Understanding The Technicals
It is crucial to familiarize oneself with the camera and its features, as this will aid the photographer in experimenting with the various modes, ISO ranges, and compositions to enhance the imagery. The Canon 5D Mark III offers a wide array of technical features that enhance the image, making it easier to capture fleeting wildlife shots with impressive precision and quality.
The viewfinder of the 5D Mark III is relatively bigger than other models in this range, allowing it to offer 100% coverage. The LCD screen is also bigger, allowing the photographer to study the ecosystem, the subject, and its environment in great detail. More importantly, the image processor is a heavy-duty feature that has increased the camera speed to 6 fps, making this device even more productive and handy than most cameras by Canon and Nikon.
The faster speed has allowed the 5D Mark III to be an excellent camera for wildlife and those fleeting shots that are easy to miss. This device is powered with a faster DIGIC 5+ processor, which empowers the camera with complicated image processing abilities. It also features an HDR shooter and a built-in chromatic aberration correction. It also features a silent shutter, an excellent feature for noise-sensitive subjects and environments.
Before venturing out into the wild, it is crucial to start experimenting with the device in your own environment. Experiment with the ISO range and exposure to help you find the most attractive lighting settings that work well for your images and perspective.
When capturing wild animals, be it carnivores, birds, or herbivores, it is crucial to maintain your distance. Seasoned photographers seldom keep their distance as reducing the distance allows them to widen their view and shoot wide. You see, all animals tend to be skittish, jumpy, and fleeting, and lenses can never keep up with their movement and skittishness.
As a beginner, it is vital to resist the temptation to keep your distance and get closer to your subject. It is crucial to maintain proximity that allows your subject to fill the frame. Are you wondering why this proximity matters so much? Wildlife photography is the art of allowing the viewer a medium to be transported into a different realm: the environment of the wild animal that has been photographed.
To capture the subject and its ecosystem in all its entirety, you must fill up your frame with all the elements you wish to include and shoot wide. Shooting wide allows the photographer to capture the intimate and peculiar details of the subject that inspire awe in the viewers. Filling the frame and shooting wide is essential to capture each subject’s unique color palette, patterns, and features.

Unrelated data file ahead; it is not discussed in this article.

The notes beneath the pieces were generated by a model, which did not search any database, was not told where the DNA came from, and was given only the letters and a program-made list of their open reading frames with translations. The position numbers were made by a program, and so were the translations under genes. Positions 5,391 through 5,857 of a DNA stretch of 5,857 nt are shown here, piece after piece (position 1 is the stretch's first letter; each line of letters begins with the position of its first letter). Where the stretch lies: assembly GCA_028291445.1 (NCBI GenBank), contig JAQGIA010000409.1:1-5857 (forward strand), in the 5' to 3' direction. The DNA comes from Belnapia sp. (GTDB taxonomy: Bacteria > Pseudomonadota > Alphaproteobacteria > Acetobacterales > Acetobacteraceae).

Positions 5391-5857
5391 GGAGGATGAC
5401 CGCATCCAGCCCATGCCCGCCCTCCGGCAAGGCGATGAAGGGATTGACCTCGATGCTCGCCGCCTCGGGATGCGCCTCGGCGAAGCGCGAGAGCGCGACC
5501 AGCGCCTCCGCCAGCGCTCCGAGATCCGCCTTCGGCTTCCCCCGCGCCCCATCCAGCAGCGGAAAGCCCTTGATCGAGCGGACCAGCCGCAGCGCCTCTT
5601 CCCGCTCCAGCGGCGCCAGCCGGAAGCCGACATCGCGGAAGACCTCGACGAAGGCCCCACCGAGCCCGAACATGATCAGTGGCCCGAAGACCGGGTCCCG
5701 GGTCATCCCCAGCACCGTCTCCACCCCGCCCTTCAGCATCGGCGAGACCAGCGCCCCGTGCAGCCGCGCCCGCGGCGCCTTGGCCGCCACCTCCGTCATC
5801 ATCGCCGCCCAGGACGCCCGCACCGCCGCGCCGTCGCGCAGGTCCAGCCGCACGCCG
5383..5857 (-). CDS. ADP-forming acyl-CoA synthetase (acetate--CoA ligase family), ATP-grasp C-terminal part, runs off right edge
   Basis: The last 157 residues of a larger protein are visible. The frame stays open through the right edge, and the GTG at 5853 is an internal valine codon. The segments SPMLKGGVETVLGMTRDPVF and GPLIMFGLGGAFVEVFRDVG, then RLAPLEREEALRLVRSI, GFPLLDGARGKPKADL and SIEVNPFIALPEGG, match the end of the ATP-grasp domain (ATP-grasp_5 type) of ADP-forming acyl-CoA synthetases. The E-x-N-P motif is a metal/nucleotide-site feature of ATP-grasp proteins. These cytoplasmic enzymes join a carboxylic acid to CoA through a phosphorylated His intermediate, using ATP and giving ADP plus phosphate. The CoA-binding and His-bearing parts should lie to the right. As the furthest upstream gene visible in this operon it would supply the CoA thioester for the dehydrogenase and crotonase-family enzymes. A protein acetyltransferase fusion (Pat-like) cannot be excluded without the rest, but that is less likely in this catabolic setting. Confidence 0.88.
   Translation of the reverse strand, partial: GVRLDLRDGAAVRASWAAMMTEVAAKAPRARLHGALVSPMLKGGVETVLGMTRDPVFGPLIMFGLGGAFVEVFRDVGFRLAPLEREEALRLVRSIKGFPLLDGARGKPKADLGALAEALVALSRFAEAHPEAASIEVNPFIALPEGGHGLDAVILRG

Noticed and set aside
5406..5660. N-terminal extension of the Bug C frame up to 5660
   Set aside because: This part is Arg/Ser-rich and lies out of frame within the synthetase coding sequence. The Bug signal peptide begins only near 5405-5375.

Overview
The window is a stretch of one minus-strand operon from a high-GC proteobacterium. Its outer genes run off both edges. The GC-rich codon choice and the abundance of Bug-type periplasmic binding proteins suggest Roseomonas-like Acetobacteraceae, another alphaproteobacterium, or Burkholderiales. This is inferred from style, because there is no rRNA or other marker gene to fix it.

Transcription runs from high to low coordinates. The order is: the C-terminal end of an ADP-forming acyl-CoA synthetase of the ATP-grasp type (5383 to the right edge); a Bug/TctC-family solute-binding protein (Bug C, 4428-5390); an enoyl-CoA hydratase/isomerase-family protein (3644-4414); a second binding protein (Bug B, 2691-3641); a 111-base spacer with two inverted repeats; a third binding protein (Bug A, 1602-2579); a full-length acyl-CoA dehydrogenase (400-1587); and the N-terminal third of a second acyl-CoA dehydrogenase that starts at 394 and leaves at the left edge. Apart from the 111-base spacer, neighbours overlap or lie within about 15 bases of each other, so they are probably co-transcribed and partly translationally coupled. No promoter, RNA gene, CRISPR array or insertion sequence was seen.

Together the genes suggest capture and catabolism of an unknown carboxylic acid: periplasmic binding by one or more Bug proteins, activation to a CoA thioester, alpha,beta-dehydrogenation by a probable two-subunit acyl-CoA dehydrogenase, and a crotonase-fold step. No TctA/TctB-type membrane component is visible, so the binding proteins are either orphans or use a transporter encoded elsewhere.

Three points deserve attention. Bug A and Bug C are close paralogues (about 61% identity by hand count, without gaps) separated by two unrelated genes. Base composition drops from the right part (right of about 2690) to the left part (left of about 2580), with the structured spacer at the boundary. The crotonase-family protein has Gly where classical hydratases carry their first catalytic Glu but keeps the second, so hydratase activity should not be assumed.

The Canon 5D Mark III is an excellent device for shooting wide as its viewfinder offers 100% coverage. Just be sure to experiment with the depth and width before venturing out in the wild so you can gain more control and precision while working with wild animals.
For a wildlife photographer, patience is a virtue and undeniably the most significant skillset. You see, photographers need to be very silent and still as they observe their subjects, and make light movements to avoid alerting or scaring away the subject. Wildlife photography is all about long periods of waiting to get that one shot where the subject is looking directly into the camera.
The most remarkable shots are taken by spending time to understand the subject’s movements, habits, and preferences at specific locations and specific timings. If you’re unwilling to wait and wait and then wait some more, you will find the experience rather frustrating.
It is crucial to be patient and make yourself comfortable in the terrain, so you don’t feel the urge to take your shot, pack up, and leave without unnecessary delay. Be sure to carry all the gear and tools you need to make yourself comfortable. Insect-repellents and off-the-counter ointments are a must.
Position yourself comfortably in your subject’s ecosystem, and maintain a safe distance, mainly when shooting carnivores. Plan your shot as you observe your subject and its movements, and tread slowly and carefully if you intend to follow the movements. The long waiting periods need to be spent with patience and dedication as they are a vital ingredient in capturing remarkable shots.
If you don’t have the patience to wait, you will most likely return empty-handed if you have one particular shot in mind. To successfully capture that shot, you need to wait it out and plan effectively.